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06 Aug 2010 14:44
A company owned by Northern Cape ANC chair John Block is to ask the Supreme Court of Appeal to validate an irregular mining permit that his company uses to mine salt in the province.
Block, a controversial figure, is currently provincial finance minister.
Judge Hennie Lacock ruled in the Northern Cape High Court in January this year that Block’s company, Suid Afrikaanse Soutwerke, had been mining at Vrysoutpan outside Upington using a fraudulently issued permit.
Suid Afrikaanse Soutwerke was taken to court by Saamwerk Soutwerke, whose application for a mining licence was revoked at the last minute by the former department of minerals and energy.
In his judgment Lacock found that Saamwerk Soutwerke received a licence to mine at Vrysoutpan on September 27 2006, threatening to displace Suid Afrikaanse Soutwerke, which had been mining at the site for several years.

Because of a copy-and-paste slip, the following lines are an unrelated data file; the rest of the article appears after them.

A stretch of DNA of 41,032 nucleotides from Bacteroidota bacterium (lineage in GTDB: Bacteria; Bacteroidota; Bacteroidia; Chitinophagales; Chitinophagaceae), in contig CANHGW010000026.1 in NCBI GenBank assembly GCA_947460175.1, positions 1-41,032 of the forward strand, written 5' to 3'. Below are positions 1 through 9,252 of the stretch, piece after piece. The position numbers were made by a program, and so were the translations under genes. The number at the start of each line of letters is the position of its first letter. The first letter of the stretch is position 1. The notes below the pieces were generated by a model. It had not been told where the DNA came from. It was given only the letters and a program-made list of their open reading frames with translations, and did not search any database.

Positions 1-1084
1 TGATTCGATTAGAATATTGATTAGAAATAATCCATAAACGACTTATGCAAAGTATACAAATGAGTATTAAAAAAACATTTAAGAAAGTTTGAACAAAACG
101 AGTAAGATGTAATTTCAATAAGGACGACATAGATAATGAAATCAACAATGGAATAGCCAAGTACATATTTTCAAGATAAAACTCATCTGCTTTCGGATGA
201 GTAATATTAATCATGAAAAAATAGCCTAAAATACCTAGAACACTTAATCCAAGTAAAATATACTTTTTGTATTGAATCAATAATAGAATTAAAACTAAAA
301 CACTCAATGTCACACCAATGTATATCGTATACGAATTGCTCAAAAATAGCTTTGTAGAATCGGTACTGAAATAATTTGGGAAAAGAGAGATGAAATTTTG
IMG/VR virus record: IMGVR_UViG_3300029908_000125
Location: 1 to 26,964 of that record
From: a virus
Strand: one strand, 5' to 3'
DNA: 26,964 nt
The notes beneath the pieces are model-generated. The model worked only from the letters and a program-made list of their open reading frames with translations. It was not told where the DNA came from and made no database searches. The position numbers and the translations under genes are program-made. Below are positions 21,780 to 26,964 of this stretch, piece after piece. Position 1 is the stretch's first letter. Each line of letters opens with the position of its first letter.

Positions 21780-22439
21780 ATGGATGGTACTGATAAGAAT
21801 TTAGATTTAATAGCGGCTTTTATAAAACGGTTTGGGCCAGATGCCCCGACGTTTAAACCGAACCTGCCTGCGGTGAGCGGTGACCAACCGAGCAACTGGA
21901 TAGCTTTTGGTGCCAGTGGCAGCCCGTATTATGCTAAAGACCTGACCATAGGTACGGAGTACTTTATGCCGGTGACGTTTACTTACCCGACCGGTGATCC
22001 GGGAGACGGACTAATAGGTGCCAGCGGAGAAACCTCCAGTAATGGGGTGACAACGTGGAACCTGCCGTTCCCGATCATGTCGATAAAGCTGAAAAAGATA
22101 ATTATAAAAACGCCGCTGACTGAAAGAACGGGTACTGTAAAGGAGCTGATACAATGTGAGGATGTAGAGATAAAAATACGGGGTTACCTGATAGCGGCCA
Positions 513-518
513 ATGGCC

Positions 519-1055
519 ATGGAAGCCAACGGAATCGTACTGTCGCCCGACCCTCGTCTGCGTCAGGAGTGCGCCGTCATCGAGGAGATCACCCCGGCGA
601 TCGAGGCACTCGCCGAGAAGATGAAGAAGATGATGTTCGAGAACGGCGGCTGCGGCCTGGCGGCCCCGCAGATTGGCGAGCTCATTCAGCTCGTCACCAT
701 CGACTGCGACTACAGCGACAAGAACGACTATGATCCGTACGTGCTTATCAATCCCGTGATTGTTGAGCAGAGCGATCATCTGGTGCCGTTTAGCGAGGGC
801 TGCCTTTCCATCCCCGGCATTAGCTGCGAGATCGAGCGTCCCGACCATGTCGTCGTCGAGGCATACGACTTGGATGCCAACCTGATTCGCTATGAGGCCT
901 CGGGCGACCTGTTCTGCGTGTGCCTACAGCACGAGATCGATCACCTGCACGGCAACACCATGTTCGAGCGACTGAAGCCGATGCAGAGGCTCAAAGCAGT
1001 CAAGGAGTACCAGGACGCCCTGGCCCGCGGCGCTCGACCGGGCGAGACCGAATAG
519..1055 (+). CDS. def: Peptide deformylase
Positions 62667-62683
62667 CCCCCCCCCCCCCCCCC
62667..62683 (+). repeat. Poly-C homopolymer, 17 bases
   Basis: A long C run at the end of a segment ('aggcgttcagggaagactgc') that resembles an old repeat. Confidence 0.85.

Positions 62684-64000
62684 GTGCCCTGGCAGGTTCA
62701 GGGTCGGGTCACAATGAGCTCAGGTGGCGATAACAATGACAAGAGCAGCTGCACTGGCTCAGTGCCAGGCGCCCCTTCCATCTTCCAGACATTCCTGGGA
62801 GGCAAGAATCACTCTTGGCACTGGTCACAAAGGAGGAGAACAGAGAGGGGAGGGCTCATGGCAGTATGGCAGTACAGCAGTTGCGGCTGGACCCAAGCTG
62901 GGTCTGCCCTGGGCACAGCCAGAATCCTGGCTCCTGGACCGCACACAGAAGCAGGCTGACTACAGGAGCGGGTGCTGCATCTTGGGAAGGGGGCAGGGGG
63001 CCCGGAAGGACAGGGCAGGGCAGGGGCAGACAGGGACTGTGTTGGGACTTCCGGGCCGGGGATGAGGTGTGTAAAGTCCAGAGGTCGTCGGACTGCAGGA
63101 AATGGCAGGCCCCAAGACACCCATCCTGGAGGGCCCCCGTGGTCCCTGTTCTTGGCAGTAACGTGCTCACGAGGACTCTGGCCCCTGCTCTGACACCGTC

The latter then roped Block into its leadership. Less than two months later, in November 2006, he joined it as a director, with Upington mayor Gift van Staden.
Van Staden is also ANC regional chair for the Siyanda region, which includes Upington, Keimoes and Kakamas.
After the inclusion of the two politicians as directors of the company, Saamwerk Soutwerke was told the mining licence had been “erroneously” granted to it because it had already been allocated to Block’s company.
An official in the Northern Cape minerals and energy department, a certain Mr Mndaweni, said in an affidavit that he was responsible for the “mistake”.
Lacock found that the licence that Mndaweni referred to as having previously been issued to Block’s company was fraudulent and since 2005 Suid Afrikaanse Soutwerke had no authority to continue mining at Vrysoutpan.
Suid Afrikaanse Soutwerke was granted leave to appeal to the Supreme Court of Appeal.
Media reports about this case resulted in an outpouring of support for Block. Both Northern Cape premier Hazel Jenkins and the provincial ANC Youth League issued statements supporting him.
When Block was Northern Cape transport minister in 2003, he admitted to spending R50 000 of taxpayers’ money on private trips, including a visit to the jazz festival in Cape Town in 2003.
He apologised at the time and resigned, but was re-appointed last year.
Read more from Mandy Rossouw
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